We Need to Talk About Small Deaths

The short film I chose to watch was Small Deaths, since I enjoy Lynne Ramsay’s work. This story does not adhere to Aristotelian plot structure, instead presenting three spliced but thematically linked vignettes.

The ‘conflicts’ throughout these separated scenes are mostly internal- we are watching formative moments in a girl’s life, all of which have to do with masculine cruelty or negligence. It all feels detached and melancholic, with many stilted wide shots (The pair looking down at the cow, or the girl alone in the stairwell) that evoke the sense of dreamlike recollection. I think the budget constraints lend themselves to an intentionality and economy of filmmaking, where the tinny voices and cheap film elevate this remembered atmosphere.

The world of the film does a great job in emphasizing that these traumatic instances are chronologically and tonally distant from each other- the soft, golden light of the pastures is quickly undercut with the grunge of the apartment. Ramsay is also talented in her use of specific images; The gore of the cow, the harsh close-ups on laughing faces, or even the simple blocking of the haircut at the back of the frame are all communicative of what the titular ‘small deaths’ represent.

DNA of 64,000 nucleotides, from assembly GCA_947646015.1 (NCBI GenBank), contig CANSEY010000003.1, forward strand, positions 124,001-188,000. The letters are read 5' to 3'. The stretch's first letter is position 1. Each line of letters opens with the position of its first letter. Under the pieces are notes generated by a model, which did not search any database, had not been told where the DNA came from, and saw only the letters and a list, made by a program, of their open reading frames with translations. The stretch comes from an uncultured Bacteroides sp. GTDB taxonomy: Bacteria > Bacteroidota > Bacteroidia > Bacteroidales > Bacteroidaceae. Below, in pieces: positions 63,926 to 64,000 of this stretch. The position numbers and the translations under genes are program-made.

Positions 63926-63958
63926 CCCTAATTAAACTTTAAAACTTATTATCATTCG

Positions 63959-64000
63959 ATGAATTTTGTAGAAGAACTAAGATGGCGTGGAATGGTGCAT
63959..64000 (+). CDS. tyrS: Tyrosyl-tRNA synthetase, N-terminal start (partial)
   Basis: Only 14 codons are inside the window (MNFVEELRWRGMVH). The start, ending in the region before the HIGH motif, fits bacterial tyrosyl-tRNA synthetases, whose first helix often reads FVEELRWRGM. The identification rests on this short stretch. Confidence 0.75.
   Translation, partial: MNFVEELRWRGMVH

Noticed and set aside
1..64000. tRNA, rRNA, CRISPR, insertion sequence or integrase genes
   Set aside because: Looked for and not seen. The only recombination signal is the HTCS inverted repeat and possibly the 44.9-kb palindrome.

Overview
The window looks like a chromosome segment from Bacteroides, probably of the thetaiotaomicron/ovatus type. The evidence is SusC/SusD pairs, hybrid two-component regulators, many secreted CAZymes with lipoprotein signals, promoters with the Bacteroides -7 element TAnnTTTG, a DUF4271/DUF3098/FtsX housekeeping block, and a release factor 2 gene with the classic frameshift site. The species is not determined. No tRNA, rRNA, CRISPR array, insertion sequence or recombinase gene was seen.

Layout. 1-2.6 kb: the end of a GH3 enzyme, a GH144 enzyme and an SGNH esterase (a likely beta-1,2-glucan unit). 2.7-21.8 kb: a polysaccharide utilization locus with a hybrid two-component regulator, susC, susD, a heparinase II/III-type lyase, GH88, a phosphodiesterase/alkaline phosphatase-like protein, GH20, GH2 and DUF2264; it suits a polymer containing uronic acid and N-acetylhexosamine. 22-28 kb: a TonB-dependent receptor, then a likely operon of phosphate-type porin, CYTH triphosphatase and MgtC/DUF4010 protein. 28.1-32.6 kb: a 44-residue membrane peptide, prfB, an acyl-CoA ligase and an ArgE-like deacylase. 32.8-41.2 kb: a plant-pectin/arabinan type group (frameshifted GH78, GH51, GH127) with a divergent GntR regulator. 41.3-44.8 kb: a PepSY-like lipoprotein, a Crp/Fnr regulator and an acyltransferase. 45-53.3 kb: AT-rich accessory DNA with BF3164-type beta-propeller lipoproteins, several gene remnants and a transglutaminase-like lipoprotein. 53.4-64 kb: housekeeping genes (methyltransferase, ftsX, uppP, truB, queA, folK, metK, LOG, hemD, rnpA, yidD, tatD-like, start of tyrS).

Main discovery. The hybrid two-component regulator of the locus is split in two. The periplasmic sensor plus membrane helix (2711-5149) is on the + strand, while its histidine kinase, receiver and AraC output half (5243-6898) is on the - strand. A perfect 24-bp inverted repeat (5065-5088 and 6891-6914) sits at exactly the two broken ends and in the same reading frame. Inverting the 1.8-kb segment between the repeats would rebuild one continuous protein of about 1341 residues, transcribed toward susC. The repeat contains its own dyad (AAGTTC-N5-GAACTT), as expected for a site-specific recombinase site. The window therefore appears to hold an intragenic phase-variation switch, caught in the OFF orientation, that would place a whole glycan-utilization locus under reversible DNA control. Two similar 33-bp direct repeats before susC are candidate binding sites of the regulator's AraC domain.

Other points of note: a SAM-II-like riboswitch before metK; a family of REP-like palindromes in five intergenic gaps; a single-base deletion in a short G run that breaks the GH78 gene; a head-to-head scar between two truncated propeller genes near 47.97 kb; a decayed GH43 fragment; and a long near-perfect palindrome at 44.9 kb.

Narratively, this most resembles an episodic structure. Each story is not reliant nor continual of another, but features similar themes, an enclosed resolution, and the same character. It especially works for this short because it can encapsulate sweeping ideas on a decades-long scale with only a few simple scenes.

Fargo and Tragedy

The motion of Fargo’s plot is spurred with Jerry’s scheme to have his wife kidnapped; We first learn of his plan in the diner, where Jerry’s timid reluctance characterizes him as someone forced into the criminal world, contrasted with the abrasive snarls and barbs of the hired muscle.